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Meghan Ward

I'm a freelance writer and book editor represented by Andy Ross of the Andy Ross Literary Agency. You can read an excerpt of my memoir, Paris On Less Than $10,000 A Day, and visit my website for more info about me.

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Colons: Don’t Let Them Be a Pain in Your Ass

The Editing Hour is back today with everything you want to know about colons. First, eat lots of fiber to keep your colon clean and, if you’re over 50, consider getting a colonoscopy to test for polyps and colorectal cancer, and oh, wait … wrong type of colon! Let’s try this again.

I’ve always followed […]

When Should We Limit Literary License?

An interesting discussion took place over lunch here at the San Francisco Writers’ Grotto last week. The topic: literary license. The talk was sparked by The Lifespan of a Fact, a book co-authored by essayist John D’Agata, who teaches at the University of Iowa, and his former fact checker, Jim Fingal, that was published by […]

5 Tips For Hiring The Right Freelance Editor

As a freelance editor and someone who has hired several freelance editors, I wanted to give my two cents about if/when/how you need to hire an editor. Anne Allen wrote a wonderful post about this topic Sunday as well. Be sure to check it out when you’re done reading this:

1. Do I need a […]

The Editing Hour: More Commonly Misused Words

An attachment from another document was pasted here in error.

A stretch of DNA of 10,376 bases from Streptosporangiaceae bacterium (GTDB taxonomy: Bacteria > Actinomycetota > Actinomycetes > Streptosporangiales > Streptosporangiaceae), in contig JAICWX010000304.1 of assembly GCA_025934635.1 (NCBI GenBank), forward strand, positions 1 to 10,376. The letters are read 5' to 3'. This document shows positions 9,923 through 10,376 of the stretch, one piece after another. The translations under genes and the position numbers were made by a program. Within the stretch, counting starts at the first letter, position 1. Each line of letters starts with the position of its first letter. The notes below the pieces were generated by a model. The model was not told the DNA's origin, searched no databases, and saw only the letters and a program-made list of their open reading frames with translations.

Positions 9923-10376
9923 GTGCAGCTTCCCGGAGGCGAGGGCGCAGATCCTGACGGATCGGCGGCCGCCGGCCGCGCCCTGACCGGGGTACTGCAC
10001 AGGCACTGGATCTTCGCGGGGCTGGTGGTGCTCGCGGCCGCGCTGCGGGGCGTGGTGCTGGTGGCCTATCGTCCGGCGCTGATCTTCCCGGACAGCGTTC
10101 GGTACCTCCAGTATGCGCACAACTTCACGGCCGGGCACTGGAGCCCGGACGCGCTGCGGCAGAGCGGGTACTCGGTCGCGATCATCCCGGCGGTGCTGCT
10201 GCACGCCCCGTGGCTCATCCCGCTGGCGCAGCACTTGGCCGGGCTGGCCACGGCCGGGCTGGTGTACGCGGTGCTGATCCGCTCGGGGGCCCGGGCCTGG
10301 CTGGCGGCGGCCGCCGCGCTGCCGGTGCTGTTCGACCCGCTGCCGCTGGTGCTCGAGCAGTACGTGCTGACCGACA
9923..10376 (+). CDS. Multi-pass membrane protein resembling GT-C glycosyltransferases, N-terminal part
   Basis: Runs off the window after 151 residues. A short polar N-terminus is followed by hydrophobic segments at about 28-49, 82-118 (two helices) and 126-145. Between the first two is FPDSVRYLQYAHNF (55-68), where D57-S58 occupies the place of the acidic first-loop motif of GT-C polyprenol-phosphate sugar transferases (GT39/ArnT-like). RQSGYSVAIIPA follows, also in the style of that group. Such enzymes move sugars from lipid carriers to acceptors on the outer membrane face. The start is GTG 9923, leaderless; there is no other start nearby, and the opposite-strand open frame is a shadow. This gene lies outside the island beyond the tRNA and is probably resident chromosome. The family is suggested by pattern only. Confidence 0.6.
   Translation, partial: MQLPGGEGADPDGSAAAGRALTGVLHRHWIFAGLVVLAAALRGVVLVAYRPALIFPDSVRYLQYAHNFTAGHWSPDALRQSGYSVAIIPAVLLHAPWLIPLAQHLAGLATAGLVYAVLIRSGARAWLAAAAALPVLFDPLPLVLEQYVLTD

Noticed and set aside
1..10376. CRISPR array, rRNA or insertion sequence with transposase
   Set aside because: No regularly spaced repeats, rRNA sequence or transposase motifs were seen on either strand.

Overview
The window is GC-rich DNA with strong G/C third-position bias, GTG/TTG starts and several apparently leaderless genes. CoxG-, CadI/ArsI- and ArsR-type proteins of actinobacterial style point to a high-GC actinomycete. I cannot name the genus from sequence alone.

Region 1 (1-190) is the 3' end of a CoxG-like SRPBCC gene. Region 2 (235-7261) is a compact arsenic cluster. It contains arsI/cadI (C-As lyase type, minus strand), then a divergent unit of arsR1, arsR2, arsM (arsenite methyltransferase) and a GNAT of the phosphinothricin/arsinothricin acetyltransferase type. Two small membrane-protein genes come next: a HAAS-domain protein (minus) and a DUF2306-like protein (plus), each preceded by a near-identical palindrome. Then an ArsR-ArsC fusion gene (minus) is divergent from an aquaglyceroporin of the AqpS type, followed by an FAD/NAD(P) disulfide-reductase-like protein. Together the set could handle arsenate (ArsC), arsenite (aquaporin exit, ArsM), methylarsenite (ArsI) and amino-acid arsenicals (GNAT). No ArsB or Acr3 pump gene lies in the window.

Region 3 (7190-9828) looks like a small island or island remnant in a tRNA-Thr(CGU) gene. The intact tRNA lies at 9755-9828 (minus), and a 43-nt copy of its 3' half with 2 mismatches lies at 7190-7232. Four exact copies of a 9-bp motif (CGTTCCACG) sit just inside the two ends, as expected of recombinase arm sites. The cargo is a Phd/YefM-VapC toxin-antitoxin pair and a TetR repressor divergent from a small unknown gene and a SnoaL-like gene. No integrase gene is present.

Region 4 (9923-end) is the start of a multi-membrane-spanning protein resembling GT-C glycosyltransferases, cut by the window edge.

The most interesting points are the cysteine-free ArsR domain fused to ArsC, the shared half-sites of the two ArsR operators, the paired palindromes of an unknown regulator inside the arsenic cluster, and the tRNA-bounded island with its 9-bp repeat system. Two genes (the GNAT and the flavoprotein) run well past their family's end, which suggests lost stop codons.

If a person interested in food is a foodie, does that make us wordies? I’d say yes. And all you wordies out there may remember that I took a class at Editcetera called What’s New in Chicago 16 a couple of months ago, which outlined the differences between the 15th and 16th editions of The […]

The Editing Hour: What’s New in CMS 16

Like I mentioned in my last post, I took a class this week called “What’s New in Chicago 16?” For those of you who edit, or are at least familiar with the Chicago Manual of Style, you probably know that the sixteenth edition came out in August of this year. This is a big deal […]

The Editing Hour: Save The Em-Dash!

I bet you had no idea the em-dash was endangered, did you? Well, when Julia Scheeres commented on my post about semicolons that she loves to use em-dashes as well, I remembered having read a tweet that said the em-dash had gone out of vogue with flared jeans and peasant shirts. I was shocked. So […]

The Editing Hour: The Semicolon revisited

A quick note about semicolons. I’ve blogged about them before: how to use them to connect two independent clauses and alternatives you can use instead: a period and a capital or a comma and a coordinating conjunction, or FANBOYS. But what I didn’t say was use them sparingly. It’s tempting when you learn a new […]

The Editing Hour: Creative vs Academic Writing

When editing and critiquing submissions, the academic in me wants to copyedit every sentence until it’s grammatically and typographically perfect. That means, if I’m following the Chicago Manual of Style, I may want to add a comma before “and” in a series: “I love ice cream, cake, and pies.” Or I may want to make […]

The Editing Hour—More Mispronunciations

More mispronunciations!

Okay, here are a two I’ve been pronouncing wrong: era, pronounced “EAR-ra” not “AIR-uh” and “equinox,” pronounced “EE-kwi-nahks,” not “EH-kwi-nahks.” Also, “err,” is “UR,” not “AIR.”

This guy claims “eschew” is “es-CHOO,” not “e-SHOO,” but he also includes a lengthy letter from the pronunciation editor of Merriam-Webster on why they include […]

The Editing Hour: Mispronunciations

I have this awesome book called The Beastly Book of Mispronunciations. Here are some random samples, mostly from the Ds:

Dubois, as in W.E.B.—I remember the first time I heard his name pronounced in college, I flinched at my professor’s “awful” pronunciation (doo-boyce), but alas, that’s the correct way to pronounce it, not “doo-bwah,” the […]